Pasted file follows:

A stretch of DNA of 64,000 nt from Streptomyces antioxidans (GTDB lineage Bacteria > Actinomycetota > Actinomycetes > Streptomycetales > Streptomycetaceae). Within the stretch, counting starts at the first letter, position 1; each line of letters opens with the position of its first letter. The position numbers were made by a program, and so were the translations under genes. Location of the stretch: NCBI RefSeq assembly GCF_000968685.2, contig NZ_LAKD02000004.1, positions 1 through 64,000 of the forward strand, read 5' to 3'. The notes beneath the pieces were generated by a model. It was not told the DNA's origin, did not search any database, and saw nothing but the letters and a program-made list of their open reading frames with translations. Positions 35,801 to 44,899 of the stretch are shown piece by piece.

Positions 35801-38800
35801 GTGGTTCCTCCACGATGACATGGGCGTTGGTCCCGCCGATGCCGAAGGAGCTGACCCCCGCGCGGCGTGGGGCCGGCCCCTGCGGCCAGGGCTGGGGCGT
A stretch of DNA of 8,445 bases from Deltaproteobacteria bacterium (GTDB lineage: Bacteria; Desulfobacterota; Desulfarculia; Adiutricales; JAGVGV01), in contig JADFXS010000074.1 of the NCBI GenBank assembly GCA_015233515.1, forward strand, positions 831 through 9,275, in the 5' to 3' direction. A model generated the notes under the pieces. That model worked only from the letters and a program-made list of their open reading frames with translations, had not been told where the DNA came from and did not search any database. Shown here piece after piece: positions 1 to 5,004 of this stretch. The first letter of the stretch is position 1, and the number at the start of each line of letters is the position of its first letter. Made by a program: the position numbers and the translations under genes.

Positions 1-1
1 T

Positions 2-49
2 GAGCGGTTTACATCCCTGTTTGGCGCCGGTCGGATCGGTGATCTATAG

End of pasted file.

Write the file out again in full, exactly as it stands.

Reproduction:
A stretch of DNA of 64,000 nt from Streptomyces antioxidans (GTDB lineage Bacteria > Actinomycetota > Actinomycetes > Streptomycetales > Streptomycetaceae). Within the stretch, counting starts at the first letter, position 1; each line of letters opens with the position of its first letter. The position numbers were made by a program, and so were the translations under genes. Location of the stretch: NCBI RefSeq assembly GCF_000968685.2, contig NZ_LAKD02000004.1, positions 1 through 64,000 of the forward strand, read 5' to 3'. The notes beneath the pieces were generated by a model. It was not told the DNA's origin, did not search any database, and saw nothing but the letters and a program-made list of their open reading frames with translations. Positions 35,801 to 44,899 of the stretch are shown piece by piece.

Positions 35801-38800
35801 GTGGTTCCTCCACGATGACATGGGCGTTGGTCCCGCCGATGCCGAAGGAGCTGACCCCCGCGCGGCGTGGGGCCGGCCCCTGCGGCCAGGGCTGGGGCGT
A stretch of DNA of 8,445 bases from Deltaproteobacteria bacterium (GTDB lineage: Bacteria; Desulfobacterota; Desulfarculia; Adiutricales; JAGVGV01), in contig JADFXS010000074.1 of the NCBI GenBank assembly GCA_015233515.1, forward strand, positions 831 through 9,275, in the 5' to 3' direction. A model generated the notes under the pieces. That model worked only from the letters and a program-made list of their open reading frames with translations, had not been told where the DNA came from and did not search any database. Shown here piece after piece: positions 1 to 5,004 of this stretch. The first letter of the stretch is position 1, and the number at the start of each line of letters is the position of its first letter. Made by a program: the position numbers and the translations under genes.

Positions 1-1
1 T

Positions 2-49
2 GAGCGGTTTACATCCCTGTTTGGCGCCGGTCGGATCGGTGATCTATAG